Mal Sandon

Malcolm John (Mal) Sandon (born 16 September 1945) is an Australian politician. He was a Labor Party member of the Victorian Legislative Council from 1982 to 1988, representing Chelsea Province, and of the Victorian Legislative Assembly from 1988 to 1996, representing the electorate of Carrum. He served as Minister for Corrections and Minister for Police and Emergency Services in the Kirner government from 1990 to 1992.

Sandon was born in Chelsea and educated at Chelsea State School and Mordialloc Chelsea High School. He worked in clerical and laboring jobs from 1963 to 1969 before studying a Bachelor of Arts at Simon Fraser University in Canada, graduating in 1972 and winning the Robert Standfield Prize in political science. He was a postgraduate student and part-time tutor in the sociology department at La Trobe University from 1973 to 1976, a lecturer in the department of liberal studies at Swinburne Institute of Technology from 1974 to 1975, and a federal industrial officer with the Municipal Officers Association from 1976 until his election to parliament in 1982. He joined the Labor Party in 1972, and served as president of its Aspendale branch, and was the Labor campaign director for Isaacs at the 1980 federal election.[1]

Sandon was elected to the Legislative Council at the 1982 state election. He served on the Public Bodies Review Committee (1982–1988), House Committee (1983–1985), Public Bodies Review Committee (1982–1988), and Legislative Council Estimates Committee (1986–1988). He resigned from the Legislative Council in 1988 to contest the Legislative Assembly seat of Carrum at the 1988 state election, and won the seat. He served as Parliamentary Secretary of the Cabinet under John Cain from 1989 to 1990, and Minister for Corrections and Minister for Police and Emergency Services from 1990 to 1992 under Joan Kirner. In the Legislative Assembly, he also served on the Social Development Committee (1988–1989) and the Crime Prevention Committee (1992–1994).[1]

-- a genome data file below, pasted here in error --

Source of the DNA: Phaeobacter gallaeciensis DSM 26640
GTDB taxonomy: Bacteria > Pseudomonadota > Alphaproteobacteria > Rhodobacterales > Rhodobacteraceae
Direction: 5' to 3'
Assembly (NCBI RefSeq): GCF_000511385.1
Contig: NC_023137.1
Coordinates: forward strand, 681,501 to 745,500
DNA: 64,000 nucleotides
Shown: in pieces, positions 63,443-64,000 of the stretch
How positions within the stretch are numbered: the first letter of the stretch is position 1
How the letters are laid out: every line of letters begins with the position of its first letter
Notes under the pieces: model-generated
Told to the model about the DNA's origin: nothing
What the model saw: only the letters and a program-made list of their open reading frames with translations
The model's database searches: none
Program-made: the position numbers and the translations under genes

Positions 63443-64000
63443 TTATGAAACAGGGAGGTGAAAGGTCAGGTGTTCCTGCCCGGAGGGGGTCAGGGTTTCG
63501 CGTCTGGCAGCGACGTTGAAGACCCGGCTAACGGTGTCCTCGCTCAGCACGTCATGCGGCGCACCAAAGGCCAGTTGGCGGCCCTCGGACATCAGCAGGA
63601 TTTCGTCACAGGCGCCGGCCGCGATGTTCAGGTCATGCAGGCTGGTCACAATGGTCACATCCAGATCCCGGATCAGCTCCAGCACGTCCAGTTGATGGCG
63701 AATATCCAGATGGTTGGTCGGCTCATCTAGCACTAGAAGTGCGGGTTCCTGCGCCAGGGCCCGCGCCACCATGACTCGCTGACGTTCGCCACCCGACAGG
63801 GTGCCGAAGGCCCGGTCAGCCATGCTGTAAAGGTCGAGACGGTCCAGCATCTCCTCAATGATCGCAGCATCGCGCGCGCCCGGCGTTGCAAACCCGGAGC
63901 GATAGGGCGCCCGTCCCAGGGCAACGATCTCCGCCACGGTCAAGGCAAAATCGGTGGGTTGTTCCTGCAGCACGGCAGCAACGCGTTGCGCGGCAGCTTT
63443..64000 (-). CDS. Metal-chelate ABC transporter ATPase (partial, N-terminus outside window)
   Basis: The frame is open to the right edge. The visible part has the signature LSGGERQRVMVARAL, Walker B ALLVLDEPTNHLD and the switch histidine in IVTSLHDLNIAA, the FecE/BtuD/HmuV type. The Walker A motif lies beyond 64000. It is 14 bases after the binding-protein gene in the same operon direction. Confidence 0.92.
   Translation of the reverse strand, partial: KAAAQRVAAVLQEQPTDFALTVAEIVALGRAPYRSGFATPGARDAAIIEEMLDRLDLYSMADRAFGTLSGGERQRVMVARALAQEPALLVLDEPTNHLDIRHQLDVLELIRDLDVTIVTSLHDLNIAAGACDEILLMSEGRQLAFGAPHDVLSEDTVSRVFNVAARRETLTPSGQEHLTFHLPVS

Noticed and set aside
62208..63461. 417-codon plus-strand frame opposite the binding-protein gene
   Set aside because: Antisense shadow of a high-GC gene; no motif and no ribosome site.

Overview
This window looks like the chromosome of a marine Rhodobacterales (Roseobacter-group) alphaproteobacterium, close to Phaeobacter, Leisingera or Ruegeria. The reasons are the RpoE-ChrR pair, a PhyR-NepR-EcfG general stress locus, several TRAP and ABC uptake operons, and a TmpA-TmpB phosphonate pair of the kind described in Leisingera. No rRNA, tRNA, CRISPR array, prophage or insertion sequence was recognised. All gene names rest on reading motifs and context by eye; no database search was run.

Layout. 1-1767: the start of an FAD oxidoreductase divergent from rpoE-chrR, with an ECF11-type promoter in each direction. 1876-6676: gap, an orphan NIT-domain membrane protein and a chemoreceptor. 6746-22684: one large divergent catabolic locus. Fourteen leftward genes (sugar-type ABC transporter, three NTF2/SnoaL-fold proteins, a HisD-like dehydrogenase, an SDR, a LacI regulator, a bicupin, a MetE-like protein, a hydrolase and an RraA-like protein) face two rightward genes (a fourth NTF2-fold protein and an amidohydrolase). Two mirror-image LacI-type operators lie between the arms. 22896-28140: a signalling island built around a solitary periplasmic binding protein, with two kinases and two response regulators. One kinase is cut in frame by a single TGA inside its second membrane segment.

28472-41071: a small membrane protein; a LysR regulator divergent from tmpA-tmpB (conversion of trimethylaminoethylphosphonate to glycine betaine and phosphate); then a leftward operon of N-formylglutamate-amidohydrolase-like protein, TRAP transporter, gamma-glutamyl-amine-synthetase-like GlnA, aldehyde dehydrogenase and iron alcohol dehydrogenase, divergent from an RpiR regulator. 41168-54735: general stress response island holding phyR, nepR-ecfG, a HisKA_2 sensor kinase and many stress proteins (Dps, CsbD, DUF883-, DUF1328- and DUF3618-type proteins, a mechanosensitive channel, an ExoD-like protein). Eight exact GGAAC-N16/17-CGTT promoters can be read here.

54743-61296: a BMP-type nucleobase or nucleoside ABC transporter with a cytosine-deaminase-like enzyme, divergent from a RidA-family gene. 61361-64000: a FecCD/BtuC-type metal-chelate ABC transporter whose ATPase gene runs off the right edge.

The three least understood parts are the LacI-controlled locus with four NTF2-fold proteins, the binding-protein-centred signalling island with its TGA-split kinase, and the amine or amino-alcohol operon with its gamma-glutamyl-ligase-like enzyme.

Sandon was narrowly re-elected when the Kirner government lost the 1992 election, but lost his spot in the shadow ministry after not attending a meeting of his Labor Unity faction. He was promoted back into the shadow ministry as Shadow Minister for Education shortly after. Sandon was defeated by Liberal candidate David Lean at the 1996 election, one of the few Labor casualties in an election in which Labor won several seats from the Kennett Liberal government. He said after his loss that he could not explain the result except that "voters had not reacted to such issues as privatisation and the casino".[1][2][3][4][5]

Sandon later served a brief stint as an adviser to Bracks government transport minister Peter Batchelor, preparing a report on road safety and accident blackspots.[6][7]


  1. ^ a b c "Re-Member: Sandon, Malcolm John". Parliament of Victoria. Retrieved 23 September 2013.
  2. ^ Lamont, Leonie (8 October 1992), A few seats still hang on a few votes, The Age
  3. ^ Dixon, Robyn (8 October 1992), Labor sticks with Kirner despite factional upheaval, The Age
  4. ^ Forbes, Mark; Greene, Gervase (11 October 1992), ALP set to lose new frontbencher and her seat, The Age
  5. ^ Kermond, Clare (1 April 1996), Sandon's defeat 'a surprise', The Age
  6. ^ Costa, Gabrielle (26 August 2000), $40m to fix road black spots, The Age
  7. ^ Baker, Richard (24 November 2001), Ex-minister named in new rorts claim, The Age
Victorian Legislative Council
Preceded by
Neil Stacey
Member for Chelsea Province
With: Eric Kent, Maureen Lyster
Succeeded by
Burwyn Davidson
Victorian Legislative Assembly
Preceded by
Ian Cathie
Member for Carrum
Succeeded by
David Lean